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Perpetual Corporate Trust joins Calastone’s global transaction network

Jan 28, 2015

Calastone, the global transaction network for the managed fund industry, is pleased to announce Perpetual Corporate Trust is now live on the global Calastone network. Perpetual provides independent responsible entity services to a number of Australian and global fund managers, with over $14b in funds under supervision. Perpetual Corporate Trust will offer Calastone’s automated order routing service to approximately 50 funds it operates as an independent responsible entity.

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James Hay Partnership live on Calastone’s global fund transaction network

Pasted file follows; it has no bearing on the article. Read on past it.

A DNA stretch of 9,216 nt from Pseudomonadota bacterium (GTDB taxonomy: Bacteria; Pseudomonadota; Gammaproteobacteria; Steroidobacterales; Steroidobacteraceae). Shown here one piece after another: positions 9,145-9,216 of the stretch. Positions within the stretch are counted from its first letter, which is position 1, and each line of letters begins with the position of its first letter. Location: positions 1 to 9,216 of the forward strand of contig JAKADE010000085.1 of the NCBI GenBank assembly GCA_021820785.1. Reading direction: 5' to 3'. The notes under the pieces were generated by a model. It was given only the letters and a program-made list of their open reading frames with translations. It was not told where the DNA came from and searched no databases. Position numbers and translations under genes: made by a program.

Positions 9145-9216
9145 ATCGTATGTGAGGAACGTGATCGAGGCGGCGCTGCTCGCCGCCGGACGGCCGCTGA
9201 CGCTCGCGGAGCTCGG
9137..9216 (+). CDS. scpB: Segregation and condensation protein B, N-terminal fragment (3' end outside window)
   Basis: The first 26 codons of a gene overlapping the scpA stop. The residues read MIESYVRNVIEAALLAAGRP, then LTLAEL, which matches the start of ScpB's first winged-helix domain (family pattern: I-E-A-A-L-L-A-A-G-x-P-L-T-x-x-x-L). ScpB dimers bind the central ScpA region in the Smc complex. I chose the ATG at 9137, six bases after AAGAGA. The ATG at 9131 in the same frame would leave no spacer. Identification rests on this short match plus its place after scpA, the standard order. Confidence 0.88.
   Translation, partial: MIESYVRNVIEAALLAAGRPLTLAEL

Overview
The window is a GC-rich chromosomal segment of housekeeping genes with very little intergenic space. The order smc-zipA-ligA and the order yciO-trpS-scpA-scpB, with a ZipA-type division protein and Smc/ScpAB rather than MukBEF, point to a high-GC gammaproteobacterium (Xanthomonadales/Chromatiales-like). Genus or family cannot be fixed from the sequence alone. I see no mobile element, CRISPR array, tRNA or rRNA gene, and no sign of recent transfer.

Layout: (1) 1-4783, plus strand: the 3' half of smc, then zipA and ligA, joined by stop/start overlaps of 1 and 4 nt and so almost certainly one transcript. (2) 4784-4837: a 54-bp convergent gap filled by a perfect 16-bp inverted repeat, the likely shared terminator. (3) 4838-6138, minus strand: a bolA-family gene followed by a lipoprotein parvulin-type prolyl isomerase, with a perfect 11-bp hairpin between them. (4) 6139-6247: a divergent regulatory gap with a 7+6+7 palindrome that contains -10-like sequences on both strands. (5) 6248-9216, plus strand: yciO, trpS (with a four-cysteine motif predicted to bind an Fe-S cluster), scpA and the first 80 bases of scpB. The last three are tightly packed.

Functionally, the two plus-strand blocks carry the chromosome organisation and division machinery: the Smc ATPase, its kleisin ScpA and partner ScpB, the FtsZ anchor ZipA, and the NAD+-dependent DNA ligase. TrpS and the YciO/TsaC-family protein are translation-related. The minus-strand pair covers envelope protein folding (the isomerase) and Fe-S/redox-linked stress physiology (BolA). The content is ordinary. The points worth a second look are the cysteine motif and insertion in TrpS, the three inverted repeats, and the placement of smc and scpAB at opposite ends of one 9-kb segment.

Jan 27, 2015

Calastone, the global funds transaction network, today announced that James Hay Partnership, the platform for retirement wealth planning, is now live on the global Calastone network.

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Percentile wins FinTech Trailblazer award

Jan 27, 2015

Percentile, providers of technology for risk management and regulatory compliance, today announced that they have won the first FinTech ‘Tech Trailblazer’ Award for their RiskMine platform, which provides technology for risk management and regulatory compliance to financial services firms. See the information on Percentile’s winning entry here.

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Latest Blog Posts

The Key Characteristics of ETF Trading

Mike Baradas, Bloomberg Tradebook

Jan 26, 2015